In Nelson, supra , the earlier injury in 1931 entailed the loss of the thumb and the first two fingers of the left hand (not at that time scheduled as equivalent of loss of the hand); the second accident in 1956 caused the loss of the fourth finger of the same hand. Thereafter disability of the hand was total. Subsection (d) had not yet been enacted as of the occurrence of the second accident, and the court's decision was independent thereof. In determining that the act required the deduction of the award for the first accident from an adjudicated award of total disability of the hand consequent upon the second accident, the court stressed (30 N.J. , at 148) that "* * * it is the combination of the two accidents which produced petitioner's disability. In the absence

[115 NJSuper Page 314]

of the first injury the second could not have resulted in the disability to the entire hand." It was "the 1956 (later) accident which * * * brought his hand disability to total" (id.), and it "would not be just to charge the employer, who had already paid compensation for the earlier digital loss, with total loss of the hand." [at 149] In so ruling the court cited (at 149) the provision here under analysis in the following manner: " Cf. N.J.S.A. 34:15-12(d)," thereby indicating that the policy underlying the section now before us for construction lent some support to the rationale of the court's conclusion. This may possibly indicate that the court would interpret subsection (d) in accord with the second phase of petitioner's argument.

This court, in Caputo v. Kero, supra , accepting Nelson as authoritative in relation to a post -subsection (d) situation, distinguished it, in refusing credit for a prior award, on the ground that in the case before it there was no functional loss-relationship between the earlier and later injuries there involved 84 N.J. Super. , at 281-282. We thus inferentially applied the Nelson rationale to the problem under examination.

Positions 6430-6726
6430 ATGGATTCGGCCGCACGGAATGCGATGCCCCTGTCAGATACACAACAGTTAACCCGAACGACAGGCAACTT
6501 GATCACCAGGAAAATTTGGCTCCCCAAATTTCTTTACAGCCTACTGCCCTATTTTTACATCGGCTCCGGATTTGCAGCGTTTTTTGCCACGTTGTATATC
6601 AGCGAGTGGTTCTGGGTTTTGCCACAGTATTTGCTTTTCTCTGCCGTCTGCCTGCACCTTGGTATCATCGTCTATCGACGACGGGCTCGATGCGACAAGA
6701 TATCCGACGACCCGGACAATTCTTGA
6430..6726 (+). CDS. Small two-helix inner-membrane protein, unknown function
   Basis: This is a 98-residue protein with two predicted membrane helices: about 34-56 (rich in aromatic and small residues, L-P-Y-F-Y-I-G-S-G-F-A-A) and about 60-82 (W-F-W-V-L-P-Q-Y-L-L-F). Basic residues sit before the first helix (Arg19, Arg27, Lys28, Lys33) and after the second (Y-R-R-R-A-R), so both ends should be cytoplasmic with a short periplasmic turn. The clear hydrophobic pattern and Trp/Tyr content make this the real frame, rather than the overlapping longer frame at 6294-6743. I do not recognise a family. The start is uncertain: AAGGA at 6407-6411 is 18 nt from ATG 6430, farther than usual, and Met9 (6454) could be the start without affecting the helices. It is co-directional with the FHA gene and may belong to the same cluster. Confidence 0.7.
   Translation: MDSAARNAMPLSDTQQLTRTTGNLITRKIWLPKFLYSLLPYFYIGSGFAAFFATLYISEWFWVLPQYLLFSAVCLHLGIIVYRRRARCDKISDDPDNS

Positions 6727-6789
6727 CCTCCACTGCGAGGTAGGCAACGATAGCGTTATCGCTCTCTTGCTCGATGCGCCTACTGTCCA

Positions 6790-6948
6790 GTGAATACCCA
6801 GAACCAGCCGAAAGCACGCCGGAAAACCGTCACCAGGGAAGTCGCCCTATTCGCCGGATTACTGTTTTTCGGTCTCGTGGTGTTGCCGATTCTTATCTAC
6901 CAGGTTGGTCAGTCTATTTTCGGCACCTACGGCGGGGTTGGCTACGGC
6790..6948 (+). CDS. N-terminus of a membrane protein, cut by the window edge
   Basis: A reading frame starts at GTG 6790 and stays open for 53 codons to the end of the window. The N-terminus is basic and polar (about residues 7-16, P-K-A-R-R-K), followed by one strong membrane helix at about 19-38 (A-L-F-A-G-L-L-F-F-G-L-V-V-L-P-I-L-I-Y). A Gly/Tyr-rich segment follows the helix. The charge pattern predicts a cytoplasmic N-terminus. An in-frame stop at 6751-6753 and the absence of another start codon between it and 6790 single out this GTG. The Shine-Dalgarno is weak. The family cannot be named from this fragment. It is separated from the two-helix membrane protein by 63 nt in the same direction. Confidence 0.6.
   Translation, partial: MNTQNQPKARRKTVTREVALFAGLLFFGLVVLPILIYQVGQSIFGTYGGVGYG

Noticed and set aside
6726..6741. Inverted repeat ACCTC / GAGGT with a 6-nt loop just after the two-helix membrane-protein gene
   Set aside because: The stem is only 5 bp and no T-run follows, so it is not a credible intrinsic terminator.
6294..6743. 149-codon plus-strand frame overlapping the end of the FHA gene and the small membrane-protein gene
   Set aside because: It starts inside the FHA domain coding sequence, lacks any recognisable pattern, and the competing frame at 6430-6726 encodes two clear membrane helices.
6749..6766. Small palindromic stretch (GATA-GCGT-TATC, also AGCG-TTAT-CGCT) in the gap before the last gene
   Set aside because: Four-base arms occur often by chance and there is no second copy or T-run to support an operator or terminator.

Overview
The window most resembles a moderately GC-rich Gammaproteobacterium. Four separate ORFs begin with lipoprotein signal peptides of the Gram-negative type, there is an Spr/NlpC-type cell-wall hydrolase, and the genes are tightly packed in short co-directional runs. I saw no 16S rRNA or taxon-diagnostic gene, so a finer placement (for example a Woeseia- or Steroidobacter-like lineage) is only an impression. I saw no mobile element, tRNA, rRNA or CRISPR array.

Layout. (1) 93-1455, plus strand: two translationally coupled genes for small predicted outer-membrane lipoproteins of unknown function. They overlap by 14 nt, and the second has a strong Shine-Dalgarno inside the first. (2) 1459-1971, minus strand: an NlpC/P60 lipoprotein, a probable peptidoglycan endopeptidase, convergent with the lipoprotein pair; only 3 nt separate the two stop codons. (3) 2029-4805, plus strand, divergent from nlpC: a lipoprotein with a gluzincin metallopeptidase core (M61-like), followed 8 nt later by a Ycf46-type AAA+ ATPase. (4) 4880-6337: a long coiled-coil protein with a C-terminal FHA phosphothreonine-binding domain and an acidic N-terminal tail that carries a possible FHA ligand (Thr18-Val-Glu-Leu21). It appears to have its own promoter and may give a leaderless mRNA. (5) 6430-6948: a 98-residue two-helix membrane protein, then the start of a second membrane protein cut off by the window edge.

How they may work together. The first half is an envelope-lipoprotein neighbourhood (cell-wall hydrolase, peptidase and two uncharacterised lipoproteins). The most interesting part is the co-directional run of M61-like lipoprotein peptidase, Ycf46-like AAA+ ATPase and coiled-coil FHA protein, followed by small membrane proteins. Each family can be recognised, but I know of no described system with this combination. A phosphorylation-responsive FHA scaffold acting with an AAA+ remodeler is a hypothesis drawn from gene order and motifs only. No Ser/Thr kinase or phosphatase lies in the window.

In the case before us it was expressly found by both lower tribunals that petitioner's present total disability of the right hand was due entirely to the current accident and not at all to the prior one. These conclusions appear to be supported by the proofs. It is evident therefrom that the nature of the trauma sustained by the hand in the second accident was such that the hand would have been totally disabled without regard to the debatable contributory effect, if any, of the earlier injury to the finger to any disability of the hand as a whole.

The parties have argued before us the effect which should be accorded the decision in Heidel v. Wallace & Tiernan , 37 N.J. Super. 522 (Cty. Ct. 1955), aff'd o.b. 21 N.J. 335 (1956), decided prior to adoption of L. 1956, c. 141. Because the court there disallowed a deduction for a prior award, and the Legislature shortly thereafter adopted what

[115 NJSuper Page 315]

is now subsection (d), respondent argues that today the Heidel case would have to be decided the other way. It further contends the Heidel fact situation is similar to that here presented. We are not too certain of the merits of the first hypothesis stated. Compare the discussions of Heidel in Nelson (30 N.J. , at 148) and Caputo (84 N.J. Super. , at 281-282). But even if we accepted it, the facts there were substantially different from here. In Heidel the hand was substantially useless after the first and before the second accident, at least in legislative contemplation, as the first loss was of four fingers of one hand which the statute scheduled as loss equivalent to loss of the hand. (The second accident entailed amputation below the elbow, which is also statutorily the loss of a hand.) In other words, the first accident most decidedly contributed toward total disability of the hand. In the instant case, by contrast, as noted above, the whole present total disability of the hand is substantially all attributable to the second accident without significant contributive effect by the first.

The County Court judge found apposite an Illinois statute and the interpretation thereof by the Illinois Supreme Court. There are sufficient differences between the Illinois statute and our own to render the Illinois decision of little help in deciding this case.

Citation of authority is not needed to support the thesis that the Workmen's Compensation Act, as beneficent social legislation for the amelioration of the condition of injured workmen, should be construed liberally in their favor. The discussion aforesaid establishes that the position with respect to subsection (d) advocated by respondent is at least attended by considerable doubt on the facts here presented. On the other hand, that advocated by petitioner has the seeming support of the reasoning in the opinion of this court in Caputo, supra. We therefore hold that where, as here, the prior accident has been but minimally contributive to any disability of the hand existing after that accident, and the second accident and injury is the effective and substantially

[115 NJSuper Page 316]

sole cause of the ultimate disability to the hand, the statute does not call for deduction of an award for the first injury.

The judgment of the County Court is reversed and that of the Division of Workmen's Compensation reinstated.